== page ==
Ibrahim v. DHS, No. 14-16161 (9th Cir. 2019)

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Justia Opinion Summary

The en banc court reversed the district court, vacated the award of attorneys' fees under the Equal Access to Justice Act (EAJA), and remanded with instructions to recalculate the attorney fees for the civil rights law firm that represented plaintiff.

The en banc court clarified that when a district court awards complete relief on one claim, rendering it unnecessary to reach alternative claims, the alternative claims cannot be deemed unsuccessful for the purpose of calculating a fee award. The en banc court rejected the post hoc "mutual exclusivity" approach to determining whether "unsuccessful" claims are related to succesful claims and reaffirmed that Hensley v. Eckerhart, 461 U.S. 424 (1983), sets forth the correct standard of "relatedness" for claims under the EAJA. The en banc court reaffirmed that in evaluating whether the government's position is substantially justified, the court looks at whether the government's and the underlying agency's positions were justified as a whole and not at each stage.

Court Description: Equal Access to Justice Act / Attorneys’ Fees The en banc court reversed the district court, vacated the award of attorneys’ fees under the Equal Access to Justice Act (“EAJA”), and remanded with instructions to recalculate the fees for the civil rights law firm that represented Dr. Rahinah Ibrahim in her successful challenge to her inclusion on the Transportation Security Administration’s “No Fly” list. The en banc court held that when a district court awards complete relief on one claim, rendering it unnecessary to reach alternative claims, the alternative claims cannot be deemed unsuccessful for the purpose of calculating a fee award. The en banc court rejected the post hoc “mutual exclusivity” approach to determining whether “unsuccessful” claims were related to successful claims and reaffirmed that Hensley v. Eckerhart, 461 U.S. 424 (1983), sets forth the correct standard of “relatedness” for claims under EAJA. The en banc court reaffirmed that in evaluating whether the government’s position is substantially justified, the court looks at whether the government’s and the underlying agency’s positions were justified as a whole and not at each stage of the litigation. Applying these standards, the en banc court held that the various stages at issue here were all part of one litigation in federal court where the case was never returned to an agency for further proceedings, and, therefore, Corbin v. Apfel,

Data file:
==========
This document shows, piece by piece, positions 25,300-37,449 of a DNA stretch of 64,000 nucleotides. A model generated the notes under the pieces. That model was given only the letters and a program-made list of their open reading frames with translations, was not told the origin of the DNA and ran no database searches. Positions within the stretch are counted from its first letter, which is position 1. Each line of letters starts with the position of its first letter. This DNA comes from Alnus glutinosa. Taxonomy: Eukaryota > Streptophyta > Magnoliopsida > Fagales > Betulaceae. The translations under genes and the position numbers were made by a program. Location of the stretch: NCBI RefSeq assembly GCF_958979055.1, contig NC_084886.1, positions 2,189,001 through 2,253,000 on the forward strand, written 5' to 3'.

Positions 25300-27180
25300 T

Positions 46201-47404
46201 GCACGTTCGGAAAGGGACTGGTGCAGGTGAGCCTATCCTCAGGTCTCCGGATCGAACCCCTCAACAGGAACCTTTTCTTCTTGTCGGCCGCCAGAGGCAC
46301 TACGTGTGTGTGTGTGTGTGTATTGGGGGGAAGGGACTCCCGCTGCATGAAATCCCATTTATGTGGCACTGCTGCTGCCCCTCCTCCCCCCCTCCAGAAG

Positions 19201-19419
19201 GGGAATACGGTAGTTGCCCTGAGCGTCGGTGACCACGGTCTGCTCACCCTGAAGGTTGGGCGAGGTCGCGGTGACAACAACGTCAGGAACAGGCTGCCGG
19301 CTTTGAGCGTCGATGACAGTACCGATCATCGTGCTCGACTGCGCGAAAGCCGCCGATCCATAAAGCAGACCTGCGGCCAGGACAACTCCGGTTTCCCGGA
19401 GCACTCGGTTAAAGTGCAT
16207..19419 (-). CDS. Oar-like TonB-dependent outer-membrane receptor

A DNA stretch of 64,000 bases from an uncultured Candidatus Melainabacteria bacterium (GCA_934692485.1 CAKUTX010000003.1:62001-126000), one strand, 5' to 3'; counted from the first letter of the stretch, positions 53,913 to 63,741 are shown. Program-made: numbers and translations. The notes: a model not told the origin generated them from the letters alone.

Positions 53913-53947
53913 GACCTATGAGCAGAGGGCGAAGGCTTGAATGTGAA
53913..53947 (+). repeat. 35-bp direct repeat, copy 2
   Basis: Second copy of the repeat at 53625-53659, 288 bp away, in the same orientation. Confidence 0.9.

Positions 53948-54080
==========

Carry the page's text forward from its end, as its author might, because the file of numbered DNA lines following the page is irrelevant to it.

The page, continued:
This opinion or order relates to an opinion or order originally issued on August 30, 2016.